For holiness traditions, historically, we have emphasized a soteriological succession of salvation then sanctification; conversion then discipleship. What John demonstrates all throughout his gospel is that Jesus was discipling and the Holy Spirit was sanctifying them even before their recognition of it. It is after Jesus ascends to heaven that John writes his account, remembering fondly the teaching moments and growth that took place before any of the disciples had realized what was going on. Discipleship in John’s gospel has no prerequisite other than an invitation from Jesus, “follow me.” The call “follow me” is one of forgiveness. It is a statement that regardless of who you have been, I (Jesus) am accepting you into my fellowship. The purpose of receiving the Holy Spirit in John’s Gospel is to empower the disciples to disciple others. This, in my opinion, is the reason for the second ending of John (John 21) which many scholars think was added by John’s disciples. It is in John 21 that we find Jesus pleading with Peter that the proof of his love for Jesus is to “feed my sheep” (John 21:17).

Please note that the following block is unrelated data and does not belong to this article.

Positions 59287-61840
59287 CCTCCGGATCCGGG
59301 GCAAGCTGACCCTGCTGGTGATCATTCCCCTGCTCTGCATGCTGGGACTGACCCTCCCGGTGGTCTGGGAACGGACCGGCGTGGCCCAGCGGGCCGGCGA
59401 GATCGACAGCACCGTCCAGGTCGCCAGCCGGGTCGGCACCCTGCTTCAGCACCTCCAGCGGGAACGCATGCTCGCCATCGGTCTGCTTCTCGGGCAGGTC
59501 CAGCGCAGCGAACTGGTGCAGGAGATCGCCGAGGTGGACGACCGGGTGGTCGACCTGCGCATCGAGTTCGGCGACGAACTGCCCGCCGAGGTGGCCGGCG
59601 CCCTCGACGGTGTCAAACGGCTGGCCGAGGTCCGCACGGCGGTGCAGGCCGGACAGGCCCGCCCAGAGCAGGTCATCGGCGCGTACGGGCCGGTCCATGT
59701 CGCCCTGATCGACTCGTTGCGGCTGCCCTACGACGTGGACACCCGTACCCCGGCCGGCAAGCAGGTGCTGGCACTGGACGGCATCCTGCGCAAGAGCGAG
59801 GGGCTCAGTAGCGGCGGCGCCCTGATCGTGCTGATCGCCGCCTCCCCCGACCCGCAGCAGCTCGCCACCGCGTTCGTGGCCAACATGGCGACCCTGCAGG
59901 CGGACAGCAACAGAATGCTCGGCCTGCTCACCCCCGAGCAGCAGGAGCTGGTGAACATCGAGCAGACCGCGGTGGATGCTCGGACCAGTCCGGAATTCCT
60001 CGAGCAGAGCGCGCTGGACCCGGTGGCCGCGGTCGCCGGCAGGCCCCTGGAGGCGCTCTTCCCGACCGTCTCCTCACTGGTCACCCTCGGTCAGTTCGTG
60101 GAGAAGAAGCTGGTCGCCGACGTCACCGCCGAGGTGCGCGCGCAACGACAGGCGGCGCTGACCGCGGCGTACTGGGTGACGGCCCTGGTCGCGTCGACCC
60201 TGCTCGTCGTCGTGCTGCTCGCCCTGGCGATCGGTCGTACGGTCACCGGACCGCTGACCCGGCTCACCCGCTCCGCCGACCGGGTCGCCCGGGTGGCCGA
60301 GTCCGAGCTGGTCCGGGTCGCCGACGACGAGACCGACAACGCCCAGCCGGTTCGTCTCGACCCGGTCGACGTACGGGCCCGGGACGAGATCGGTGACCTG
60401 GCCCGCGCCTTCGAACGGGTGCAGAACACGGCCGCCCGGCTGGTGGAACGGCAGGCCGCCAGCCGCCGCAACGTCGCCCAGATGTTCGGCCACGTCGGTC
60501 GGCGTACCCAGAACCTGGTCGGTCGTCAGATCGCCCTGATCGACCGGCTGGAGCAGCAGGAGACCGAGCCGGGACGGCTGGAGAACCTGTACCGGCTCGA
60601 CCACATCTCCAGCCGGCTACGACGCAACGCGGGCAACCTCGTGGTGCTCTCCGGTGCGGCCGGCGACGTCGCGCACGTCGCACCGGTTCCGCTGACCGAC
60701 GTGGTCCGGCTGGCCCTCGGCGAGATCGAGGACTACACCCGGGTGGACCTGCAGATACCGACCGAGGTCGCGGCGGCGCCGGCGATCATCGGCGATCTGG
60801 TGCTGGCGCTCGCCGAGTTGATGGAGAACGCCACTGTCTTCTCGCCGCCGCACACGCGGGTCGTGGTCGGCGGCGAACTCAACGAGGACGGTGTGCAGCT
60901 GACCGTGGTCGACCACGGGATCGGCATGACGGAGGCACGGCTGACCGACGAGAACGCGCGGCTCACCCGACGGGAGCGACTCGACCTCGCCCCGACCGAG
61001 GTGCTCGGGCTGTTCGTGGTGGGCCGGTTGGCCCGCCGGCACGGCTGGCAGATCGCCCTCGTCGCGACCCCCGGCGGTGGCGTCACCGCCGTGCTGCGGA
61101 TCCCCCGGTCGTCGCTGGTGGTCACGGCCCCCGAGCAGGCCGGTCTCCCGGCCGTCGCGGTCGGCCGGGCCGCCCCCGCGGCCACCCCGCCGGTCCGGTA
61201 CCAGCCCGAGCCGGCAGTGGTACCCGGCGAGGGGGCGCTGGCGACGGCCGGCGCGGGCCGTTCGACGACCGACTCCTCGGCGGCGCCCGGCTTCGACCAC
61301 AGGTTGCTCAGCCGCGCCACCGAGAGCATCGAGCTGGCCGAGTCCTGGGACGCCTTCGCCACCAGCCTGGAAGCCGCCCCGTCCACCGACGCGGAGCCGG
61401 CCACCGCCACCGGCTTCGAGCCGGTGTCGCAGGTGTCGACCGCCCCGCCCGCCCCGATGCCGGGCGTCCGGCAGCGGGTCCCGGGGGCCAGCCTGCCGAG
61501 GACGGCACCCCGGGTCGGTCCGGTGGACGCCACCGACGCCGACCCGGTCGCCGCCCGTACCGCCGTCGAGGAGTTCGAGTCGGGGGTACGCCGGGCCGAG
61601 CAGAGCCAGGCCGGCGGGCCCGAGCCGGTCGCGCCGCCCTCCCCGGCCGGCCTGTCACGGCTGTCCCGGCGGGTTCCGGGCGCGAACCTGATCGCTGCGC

Biblical theology is difficult if we are being honest. Various voices say very different things in the New Testament. Paul says, “You are saved by faith apart from works!” James says, “Faith without works is dead!” Luke has a version of Pentecost, and so does John. Although we might never come to a full resolution of the tensions in the text, we must listen to the voices of each inspired author. They are calling to us from the living Word, the logos. In many ways, good pastoral ministry mirrors good biblical theology. We do not allow rigid fundamentalisms and preconceived notions to dictate our interactions. Rather, we embrace the call with each new day to be reborn, even though we are old. We receive the Holy Spirit, who empowers us to forgive, enabling us to disciple others as Jesus did. May God give us the grace and courage to be reborn, and to forgive, as he has forgiven us.